Orders, Decorations, Medals and Militaria (5 July 2011)

Date of Auction: 5th July 2011

Sold for £4,200

Estimate: £3,500 - £4,000

The rare Second World War C.B., D.S.O. group of twelve awarded to Major-General A. V. Hammond, Indian Army, a Brigade Commander on the Burma front 1941-43 and late Queen’s Own Corps of Guides, in which latter corps his father won a V.C. in the Afghan War 1879

The Most Honourable Order of the Bath, C.B. (Military) Companion’s neck badge, silver-gilt and enamel, in its Garrard & Co. case of issue; Distinguished Service Order, G.VI.R. 1st issue, silver-gilt and enamel, the reverse of the suspension bar officially dated ‘1943’; 1914-15 Star (Lt. A. V. Hammond, Guides Cavy.); British War and Victory Medals, M.I.D. oak leaf (Capt. A. V. Hammond); General Service 1918-62, 1 clasp, N.W. Persia (Capt. A. V. Hammond); 1939-45 Star; Burma Star; Defence and War Medals; Jubilee 1935; Coronation 1937, enamel on reverse centre-piece of D.S.O. chipped in places and the earlier awards slightly polished, otherwise generally good very fine (12) £3500-4000

Footnote

C.B. London Gazette 8 June 1944.

D.S.O. London Gazette 16 December 1943:

‘In recognition of gallant and distinguished services in Burma and on the Eastern Frontier of India.’

The original recommendation states:

‘Place: East Bengal and North Arakan. Date: May to December 1942. He has commanded 123rd Indian Infantry Brigade since August 1941 with marked success. Before the advance of the Division into the Arakan, he was responsible for organising the defence of Chittagong, which he did most efficiently. Since then his Brigade has led the advance of the Division southwards against all sorts of difficulties and under conditions of considerable discomfort and hardship, and latterly against strong enemy opposition. His able leadership, both on the operational and administrative side, has had marked influence on the campaign, and resulted in a deep advance into territory held by the enemy and the maintenance of the initiative by our forces.’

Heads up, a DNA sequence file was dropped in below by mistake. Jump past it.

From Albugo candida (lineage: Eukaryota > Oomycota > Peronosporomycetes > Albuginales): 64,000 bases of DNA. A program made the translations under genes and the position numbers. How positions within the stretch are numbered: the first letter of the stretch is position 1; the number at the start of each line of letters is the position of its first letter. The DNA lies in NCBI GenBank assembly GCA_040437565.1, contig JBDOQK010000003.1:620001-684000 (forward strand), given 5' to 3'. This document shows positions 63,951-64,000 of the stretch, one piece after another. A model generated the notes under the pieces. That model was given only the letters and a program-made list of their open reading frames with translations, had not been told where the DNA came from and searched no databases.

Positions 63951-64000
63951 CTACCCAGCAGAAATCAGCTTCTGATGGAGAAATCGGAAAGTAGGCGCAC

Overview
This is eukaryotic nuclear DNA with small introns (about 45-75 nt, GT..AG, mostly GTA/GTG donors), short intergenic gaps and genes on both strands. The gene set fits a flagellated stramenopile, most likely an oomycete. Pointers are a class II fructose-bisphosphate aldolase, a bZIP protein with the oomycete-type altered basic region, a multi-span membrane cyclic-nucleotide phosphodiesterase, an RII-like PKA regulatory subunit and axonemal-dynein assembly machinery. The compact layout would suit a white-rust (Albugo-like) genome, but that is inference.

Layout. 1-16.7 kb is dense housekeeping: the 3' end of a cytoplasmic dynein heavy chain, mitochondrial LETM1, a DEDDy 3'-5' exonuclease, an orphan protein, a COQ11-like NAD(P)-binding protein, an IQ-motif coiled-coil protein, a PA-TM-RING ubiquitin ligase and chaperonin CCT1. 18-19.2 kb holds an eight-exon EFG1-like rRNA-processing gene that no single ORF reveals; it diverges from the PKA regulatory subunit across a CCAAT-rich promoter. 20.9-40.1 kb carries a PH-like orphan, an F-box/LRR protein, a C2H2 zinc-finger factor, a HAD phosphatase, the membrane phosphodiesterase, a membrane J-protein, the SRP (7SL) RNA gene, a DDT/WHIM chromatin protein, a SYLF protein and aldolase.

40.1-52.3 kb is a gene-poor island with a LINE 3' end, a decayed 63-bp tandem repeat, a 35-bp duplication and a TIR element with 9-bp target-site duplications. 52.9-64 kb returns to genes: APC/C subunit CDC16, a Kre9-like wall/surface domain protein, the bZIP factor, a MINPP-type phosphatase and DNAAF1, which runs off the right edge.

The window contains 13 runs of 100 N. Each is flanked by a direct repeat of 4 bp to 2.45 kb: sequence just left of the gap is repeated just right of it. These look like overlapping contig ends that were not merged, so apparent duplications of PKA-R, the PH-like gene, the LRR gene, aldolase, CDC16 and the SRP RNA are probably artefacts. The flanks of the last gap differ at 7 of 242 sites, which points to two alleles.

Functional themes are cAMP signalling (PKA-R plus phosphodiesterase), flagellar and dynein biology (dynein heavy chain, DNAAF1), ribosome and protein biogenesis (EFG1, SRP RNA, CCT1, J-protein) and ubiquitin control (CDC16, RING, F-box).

Arthur Verney Hammond was born in October 1892, the son of Brigadier-General Sir Arthur Hammond, V.C., K.C.B., D.S.O., Queen’s Corps of Guides, who won his Cross for the action at Asmai Heights, near Kabul in December 1879. Young Arthur was educated at Wellington College and the R.M.C. Sandhurst, and was gazetted as a 2nd Leutenant in the Royal West Kent Regiment, awaiting appointment to the Indian Army, in September 1911.


Duly posted to his father’s old regiment, the Corps of Guides (Cavalry), in December of the following year, he was advanced to Captain in September 1915, while actively employed in the Mesopotamia Expeditionary Force, was onetime attached to the 32nd Lancers and was mentioned in despatches (London Gazette 5 June 1919 refers); and added the General Service Medal to his accolades for services in the N.W. Persia operations of 1920-21. Having then attended Staff College at Quetta, Hammond served as a Brigade Major 1928-32, commanded the Guides Cavalry 1937-39, and by the renewal of hostilities was based in the War Office, London as a Colonel on the Staff.

Re-embarked for India in the following year, he was given command of 123rd Infantry Brigade and won his D.S.O for the above cited deeds in Burma. He ended the War as C.O. Lucknow District, having earlier been appointed an A.D.C. to the King and been awarded the C.B. Hammond, who was placed on the Retired List as a Major-General in January 1947, died in January 1982.

Sold with a quantity of original documentation, including the recipient’s C.B. and D.S.O. warrants, M.I.D. certificate, and Vice Regal Lodge, Simla certificates for his Jubilee 1935 and Coronation 1937 Medals, together with his commission warrant for the rank of 2nd Lieutenant (Land Forces), dated 1 September 1911, and a congratulatory letter from Field-Marshal Birdwood on his Brevet promotion, dated 18 July 1928, and three portrait photographs, in addition to a file of research.